Deuteronomy 32: Moses’ Psalm

Monday of the Seventeenth Week in Ordinary Time

July 26, 2020

Today, in God’s Lavish Mercy, we pray with Deuteronomy 32, commonly referred to as the Song of Moses. Most biblical scholars agree that the selection was composed long after Moses died and inserted in Deuteronomy perhaps at the time of the prophet Samuel.

As literature, the poem shows Moses prophesying the troubles that will come upon the people because of their faithlessness. As history, these troubles have already occurred and are referenced as a lesson for the future.

The verses highlighted today are unhappy ones. With exaggerated anthropomorphism, God is characterized as really mad and passive-aggressive with Israel. It’s not a nice picture of how God relates to us. It’s not real either.

Still, the writer was a human being searching for some rational way to understand the trauma Israel was experiencing at the hands of their enemies. The logic, or illogic, goes something like this:

  • things are a mess
  • it must be our fault
  • we did bad things
  • so God’s mad and did bad things back
  • we better straighten up
  • then God might relent

We are all tempted to reason like this when we experience misfortune, pain, and trauma. We think evil should make sense. It doesn’t. The interplay of good and evil is a mystery we will never understand in this life.

What we can understand is faithfulness – God’s to us, and ours to God.

God, you are my Rock—how faultless are your deeds,
how right all your ways!
You are faithful God, without deceit,
You are Justice, Righteousness, and Mercy

This is the true message of the Song of Moses: Our merciful God is always faithful. When we experience suffering in life, – even the kind we bring on ourselves and one another – let our sorrow draw us ever closer to God’s Mercy which abides with us in all our troubles. Within the sacred mystery of grace, that Mercy seeks to transform us into Mercy ourselves.

Poetry:  Possible Answers to Prayer by Scott Cairns
The poem gives a wake up call about self-absorption in our prayers, and – with its own touch of anthropomorphism – images how God might perceive narrow prayers. The poem encourages us to accompany others in their greater sufferings.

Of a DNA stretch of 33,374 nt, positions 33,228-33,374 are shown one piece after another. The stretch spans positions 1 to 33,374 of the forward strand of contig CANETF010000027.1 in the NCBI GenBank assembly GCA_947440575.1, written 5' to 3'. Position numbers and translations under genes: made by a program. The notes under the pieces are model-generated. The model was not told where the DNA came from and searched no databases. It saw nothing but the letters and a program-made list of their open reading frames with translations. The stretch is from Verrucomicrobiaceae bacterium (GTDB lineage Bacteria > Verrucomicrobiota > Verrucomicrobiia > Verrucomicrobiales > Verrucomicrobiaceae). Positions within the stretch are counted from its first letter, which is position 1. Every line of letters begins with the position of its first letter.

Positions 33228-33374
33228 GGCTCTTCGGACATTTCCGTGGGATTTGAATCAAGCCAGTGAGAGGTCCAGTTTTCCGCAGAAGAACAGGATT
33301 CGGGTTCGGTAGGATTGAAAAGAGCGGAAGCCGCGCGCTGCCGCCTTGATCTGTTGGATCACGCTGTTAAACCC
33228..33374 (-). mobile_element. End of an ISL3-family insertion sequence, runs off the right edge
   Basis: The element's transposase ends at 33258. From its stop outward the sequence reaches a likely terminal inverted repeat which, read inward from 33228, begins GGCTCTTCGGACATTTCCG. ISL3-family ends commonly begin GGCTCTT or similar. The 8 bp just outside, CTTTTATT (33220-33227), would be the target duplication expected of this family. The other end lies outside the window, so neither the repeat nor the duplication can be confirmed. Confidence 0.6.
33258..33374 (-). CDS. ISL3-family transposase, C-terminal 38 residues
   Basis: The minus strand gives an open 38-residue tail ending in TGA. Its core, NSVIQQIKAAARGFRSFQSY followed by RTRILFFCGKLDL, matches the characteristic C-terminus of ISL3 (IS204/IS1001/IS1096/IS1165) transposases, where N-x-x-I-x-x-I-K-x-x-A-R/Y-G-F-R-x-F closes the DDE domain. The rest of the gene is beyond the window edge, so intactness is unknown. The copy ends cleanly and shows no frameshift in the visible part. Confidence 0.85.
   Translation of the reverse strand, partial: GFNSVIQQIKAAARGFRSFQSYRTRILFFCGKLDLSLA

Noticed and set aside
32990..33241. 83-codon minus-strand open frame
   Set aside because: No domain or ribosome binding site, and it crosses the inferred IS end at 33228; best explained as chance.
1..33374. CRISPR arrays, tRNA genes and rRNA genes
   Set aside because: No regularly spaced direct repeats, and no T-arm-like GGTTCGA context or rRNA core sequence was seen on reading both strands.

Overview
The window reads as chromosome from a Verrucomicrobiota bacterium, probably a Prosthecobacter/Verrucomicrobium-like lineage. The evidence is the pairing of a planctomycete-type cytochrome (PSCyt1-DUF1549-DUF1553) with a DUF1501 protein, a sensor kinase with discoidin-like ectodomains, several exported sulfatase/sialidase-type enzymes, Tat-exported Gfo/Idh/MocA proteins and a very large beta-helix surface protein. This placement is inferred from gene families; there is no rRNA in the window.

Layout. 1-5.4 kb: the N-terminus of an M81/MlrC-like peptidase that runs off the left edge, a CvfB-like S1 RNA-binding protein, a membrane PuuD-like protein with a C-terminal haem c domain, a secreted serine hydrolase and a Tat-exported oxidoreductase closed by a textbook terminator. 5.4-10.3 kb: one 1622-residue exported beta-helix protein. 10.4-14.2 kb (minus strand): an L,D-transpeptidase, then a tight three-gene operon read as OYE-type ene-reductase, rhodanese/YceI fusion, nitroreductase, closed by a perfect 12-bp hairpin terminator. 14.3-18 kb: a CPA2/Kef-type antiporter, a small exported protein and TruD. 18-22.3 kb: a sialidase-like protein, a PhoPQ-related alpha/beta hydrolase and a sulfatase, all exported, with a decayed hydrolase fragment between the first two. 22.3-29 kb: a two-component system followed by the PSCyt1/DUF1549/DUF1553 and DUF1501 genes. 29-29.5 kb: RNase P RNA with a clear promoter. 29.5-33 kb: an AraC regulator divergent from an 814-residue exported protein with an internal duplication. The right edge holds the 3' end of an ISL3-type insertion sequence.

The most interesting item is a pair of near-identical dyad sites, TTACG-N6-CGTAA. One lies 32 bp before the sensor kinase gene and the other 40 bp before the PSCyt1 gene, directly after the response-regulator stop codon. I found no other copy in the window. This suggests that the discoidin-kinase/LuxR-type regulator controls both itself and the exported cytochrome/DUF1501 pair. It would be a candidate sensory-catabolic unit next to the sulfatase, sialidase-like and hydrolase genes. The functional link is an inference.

Your petitions—though they continue to bear
just the one signature—have been duly recorded.
Your anxieties—despite their constant,

relatively narrow scope and inadvertent
entertainment value—nonetheless serve
to bring your person vividly to mind.

Your repentance—all but obscured beneath
a burgeoning, yellow fog of frankly more
conspicuous resentment—is sufficient.

Your intermittent concern for the sick,
the suffering, the needy poor is sometimes
recognizable to me, if not to them.

Your angers, your zeal, your lipsmackingly
righteous indignation toward the many
whose habits and sympathies offend you— 
these must burn away before you’ll apprehend
how near I am, with what fervor I adore
precisely these, the several who rouse your passions.

Music: Audite Caeli – Michel Richard Delalande

This motet captures the opening words of the Song of Moses, Deuteronomy 32.

Audite, caeli, quae loquor: audiat terra verba oris mei.
Concrescat ut pluvia doctrina mea, fluat ut ros eloquium meum,
quasi imber super herbam, et quasi stillae super gramina.
Quia nomen Domini invocabo: date magnificentiam Deo nostro.
Dei perfecta sunt opera, et omnes viae ejus judicia.

Hear, O ye heavens, the things I speak,
let the earth give ear to the words of my mouth.Let my doctrine gather as the rain, let my speech distil as the dew,
as a shower upon the herb, and as drops upon the grass.
Because I will invoke the name of the Lord: give ye magnificence to our God.
The works of God are perfect, and all his ways are judgments.

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